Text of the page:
Evil Dead (2013) Review

Evil Dead (2013) Cover

Horror remakes. Every classic horror movie and its sequel seem to have had a remake in the last decade. The majority have been horrible and not in a good way.

The Evil Dead franchise is a beloved keystone of the horror genre, one that transcends horror into the realms of fantasy and even comedy. It’s been a long time coming, but Hollywood finally got its talons into the flick, and now a remake has been made. Is it a film that’s up to snuff? Is it a horrible snuff film? Is it a film that respects its legacy? 

Well hail to the king, baby. This is Evil Dead. Though it’s not quite the Evil Dead you know and love. It’s more of a bloody reincarnation that goes in a slightly different direction and is all the more brilliant for doing so.

In what is more of a pseudo sequel/spiritual successor to 1981’s The Evil Dead, Evil Dead follows an entirely new cast of characters as opposed to Bruce Campbell’s iconic Ash Williams. A group of friends and family find themselves at a cabin in the woods as part of an intervention for Mia (Jane Levy), a former drug-addict who had OD’d in the past and had since gotten back into the habit.

Evil Dead (2013) (Shiloh Fernandez)Mia’s brother David (Shiloh Fernandez), as well as friends Eric (Lou Taylor Pucci), Olivia (Jessica Lucas) and Natalie (Elizabeth Blackmore) all join Mia at the cabin, a place they soon discover to be a location where mysterious and gruesome rituals took place in the basement. What was once set to be a stressful night of Mia trying to go cold turkey takes a turn for the worse, as Eric’s curiosity gets the better of him and he invariably wakes the evil demons that once laid dormant.

From there, the awoken spirit possesses Mia and all hell breaks loose. Almost literally.

To class it as a remake is questionable, in the same way that Evil Dead II feels like both a sequel and a remake of The Evil Dead. Though it isn’t a reboot either. 2013’s Evil Dead is a film that very much channels the original, homages it, follows a lot of the same beats, but at the same time goes off in a different direction with the different characters to make something new, bold, and interesting.

There are many nods to the original, with some concepts being twisted on their head this time around, and others being gleeful Easter eggs for fans. The second half especially is rewarding in this regard. And it’s not just rewarding for Evil Dead fans, but also for new viewers going in to see what the trailers promised them to find.

And gosh does the film deliver. While a little iffy to start – the film does overuse the jump scare and other usual scare tropes – once everything is unleashed on the poor unsuspecting inhabitants, it’s wonderful. From nods to the original’s brilliant cinematography and effects to the very climax, Evil Dead goes above and beyond most other contemporary studio-released horror movies in regards to how much blood, gore and horrific imagery is thrown at the audience. It isn’t just like that for the sake of being like that; there is good rhyme and reason towards the film’s choices. They did awake a great evil set to destroy after all.

Other than the gore and other effects being thrown left, right, and centre that make the film a great experience, it is also just a technically excellent film in its own right. It might be a bit jarring for the Evil Dead fan expecting Sam Raimi’s kinetic visual style and not finding that here, but director Fede Alvarez is able to make the film his own without relying too much on emulating Raimi’s legacy.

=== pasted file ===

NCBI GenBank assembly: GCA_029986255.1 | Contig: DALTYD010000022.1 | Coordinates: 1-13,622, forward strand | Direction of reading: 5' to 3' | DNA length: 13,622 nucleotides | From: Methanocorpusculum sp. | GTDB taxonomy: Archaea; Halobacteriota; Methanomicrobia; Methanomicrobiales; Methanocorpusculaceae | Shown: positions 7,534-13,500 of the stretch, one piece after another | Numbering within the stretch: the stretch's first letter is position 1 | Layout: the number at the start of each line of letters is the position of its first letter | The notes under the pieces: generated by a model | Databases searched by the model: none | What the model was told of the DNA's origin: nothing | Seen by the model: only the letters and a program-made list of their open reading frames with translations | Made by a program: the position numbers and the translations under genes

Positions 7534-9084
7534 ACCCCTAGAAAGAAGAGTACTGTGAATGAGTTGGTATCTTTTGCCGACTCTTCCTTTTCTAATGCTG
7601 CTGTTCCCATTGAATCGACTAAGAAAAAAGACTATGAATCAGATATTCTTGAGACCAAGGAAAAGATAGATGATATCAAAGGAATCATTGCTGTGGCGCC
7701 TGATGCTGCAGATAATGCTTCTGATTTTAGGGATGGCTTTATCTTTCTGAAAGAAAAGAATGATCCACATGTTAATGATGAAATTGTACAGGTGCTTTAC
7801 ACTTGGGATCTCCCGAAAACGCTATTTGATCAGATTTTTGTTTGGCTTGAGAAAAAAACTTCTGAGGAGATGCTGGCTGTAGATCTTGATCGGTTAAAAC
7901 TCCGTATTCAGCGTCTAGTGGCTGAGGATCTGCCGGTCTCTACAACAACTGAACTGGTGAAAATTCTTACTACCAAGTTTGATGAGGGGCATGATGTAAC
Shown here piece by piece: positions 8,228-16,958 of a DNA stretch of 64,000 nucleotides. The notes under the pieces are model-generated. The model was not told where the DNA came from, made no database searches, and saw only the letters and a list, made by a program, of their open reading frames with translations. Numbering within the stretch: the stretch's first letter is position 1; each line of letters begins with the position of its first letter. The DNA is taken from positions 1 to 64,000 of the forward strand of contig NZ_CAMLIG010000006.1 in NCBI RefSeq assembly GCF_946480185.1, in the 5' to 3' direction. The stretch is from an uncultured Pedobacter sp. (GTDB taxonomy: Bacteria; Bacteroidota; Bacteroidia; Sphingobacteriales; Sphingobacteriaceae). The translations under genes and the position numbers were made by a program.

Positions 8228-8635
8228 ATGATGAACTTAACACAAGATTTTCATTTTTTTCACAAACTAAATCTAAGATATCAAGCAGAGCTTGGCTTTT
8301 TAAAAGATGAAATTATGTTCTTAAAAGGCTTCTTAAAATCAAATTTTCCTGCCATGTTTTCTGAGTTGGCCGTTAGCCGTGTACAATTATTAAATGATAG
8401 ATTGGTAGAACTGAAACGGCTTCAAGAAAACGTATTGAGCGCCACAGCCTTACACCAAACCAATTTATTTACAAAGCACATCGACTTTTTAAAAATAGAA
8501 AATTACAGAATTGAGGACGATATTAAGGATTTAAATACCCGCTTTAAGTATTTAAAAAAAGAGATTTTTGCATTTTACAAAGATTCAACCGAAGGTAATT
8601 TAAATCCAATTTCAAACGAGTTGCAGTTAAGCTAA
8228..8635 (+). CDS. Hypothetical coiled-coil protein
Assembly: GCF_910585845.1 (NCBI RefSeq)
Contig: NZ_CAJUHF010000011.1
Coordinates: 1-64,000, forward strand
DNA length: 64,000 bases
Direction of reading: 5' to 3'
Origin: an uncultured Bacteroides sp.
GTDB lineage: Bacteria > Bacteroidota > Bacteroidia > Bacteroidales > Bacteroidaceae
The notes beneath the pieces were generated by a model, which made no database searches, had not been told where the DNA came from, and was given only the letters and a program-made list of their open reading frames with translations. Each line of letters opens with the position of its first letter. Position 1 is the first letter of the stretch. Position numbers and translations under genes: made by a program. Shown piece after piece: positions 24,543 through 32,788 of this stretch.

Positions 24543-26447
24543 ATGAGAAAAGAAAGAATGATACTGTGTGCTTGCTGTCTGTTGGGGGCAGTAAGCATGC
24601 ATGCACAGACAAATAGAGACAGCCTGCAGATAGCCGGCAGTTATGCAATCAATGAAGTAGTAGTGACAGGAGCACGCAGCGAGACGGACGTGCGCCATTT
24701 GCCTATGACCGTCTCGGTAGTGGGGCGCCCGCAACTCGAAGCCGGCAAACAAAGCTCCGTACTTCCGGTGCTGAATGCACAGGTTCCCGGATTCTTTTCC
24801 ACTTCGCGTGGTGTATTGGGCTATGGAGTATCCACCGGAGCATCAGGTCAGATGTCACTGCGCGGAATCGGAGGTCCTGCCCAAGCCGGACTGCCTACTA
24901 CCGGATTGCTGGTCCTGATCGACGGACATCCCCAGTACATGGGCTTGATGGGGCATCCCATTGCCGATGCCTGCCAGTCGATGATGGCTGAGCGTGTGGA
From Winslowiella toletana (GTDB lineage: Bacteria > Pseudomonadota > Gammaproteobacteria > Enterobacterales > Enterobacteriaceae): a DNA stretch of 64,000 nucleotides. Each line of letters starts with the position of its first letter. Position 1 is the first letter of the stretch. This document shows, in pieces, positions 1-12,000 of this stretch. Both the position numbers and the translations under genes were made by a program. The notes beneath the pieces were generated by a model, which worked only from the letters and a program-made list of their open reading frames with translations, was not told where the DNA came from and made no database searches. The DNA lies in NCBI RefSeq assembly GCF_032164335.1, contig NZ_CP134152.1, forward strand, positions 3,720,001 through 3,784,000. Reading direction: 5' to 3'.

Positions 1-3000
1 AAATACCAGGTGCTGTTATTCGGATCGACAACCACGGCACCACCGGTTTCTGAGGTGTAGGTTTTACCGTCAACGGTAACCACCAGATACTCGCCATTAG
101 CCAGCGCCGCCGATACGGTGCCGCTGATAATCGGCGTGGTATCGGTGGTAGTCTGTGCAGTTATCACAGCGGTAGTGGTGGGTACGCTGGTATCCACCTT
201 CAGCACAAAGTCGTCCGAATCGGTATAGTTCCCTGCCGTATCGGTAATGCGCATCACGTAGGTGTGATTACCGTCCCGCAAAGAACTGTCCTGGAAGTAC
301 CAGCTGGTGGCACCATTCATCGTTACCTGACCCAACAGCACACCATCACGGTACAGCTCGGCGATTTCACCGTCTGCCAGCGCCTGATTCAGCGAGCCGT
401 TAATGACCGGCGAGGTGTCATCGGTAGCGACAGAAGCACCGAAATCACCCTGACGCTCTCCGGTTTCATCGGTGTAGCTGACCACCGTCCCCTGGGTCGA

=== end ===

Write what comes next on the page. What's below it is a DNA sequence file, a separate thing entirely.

It also doesn’t rely on too many occasions where things jump into shot once the film is in its stride; instead they are slowly revealed one way or another. There is less a focus on what’s around the corner and more a focus on already knowing what’s around the corner, but anticipating what happens next.

The sound is also used very effectively in this way. Like most horror movies, it relies on the eerie calm before the storm, but it is never in your face with the audial pay-off. For the most part it is the fear of the supernatural and sheer body horror what works best on the audience. Once the film hits the third act at full speed, you’re in for a show.

Even the writing is on key. While it is lacking in classic one-liners for the most part, the script just does a fantastic job at foreshadowing. There are so many elements set up that once they all come back around it is very satisfying. There is a king in the details, and one that shows it is more than just a carbon copy remake.

One should not go into Evil Dead expecting a revival of Bruce Campbell’s glorious Ash Williams. The film is very much a child of the first Evil Dead film as opposed to the increasingly cartoonish splatter horror of the sequels. For those expecting more of a lean towards the postmodern genre-blend of the Evil Dead franchise, the perfect successor has already been made: Joss Whedon and Drew Goddard’s The Cabin in the Woods.

2013’s Evil Dead is an update to the original’s formula that lives in the memory of its predecessor and celebrates it. Not so much a recreation as it is a revival. It is a gloriously brilliant and bloody film that does not disappoint.

There are eerie coincidences and brilliant rewards for those who love the original, but it can also be seen as an entirely new storyline. That’s just the way the Book of the Dead works. Lightning can strike twice; so can Hell.

And that’s just groovy.

Evil Dead is out now. It stars Jane Levy and Shiloh Fernandez and is directed by Fede Alvarez. Alvarez and Rodo Sayagues wrote the screenplay based on 1981’s The Evil Dead.

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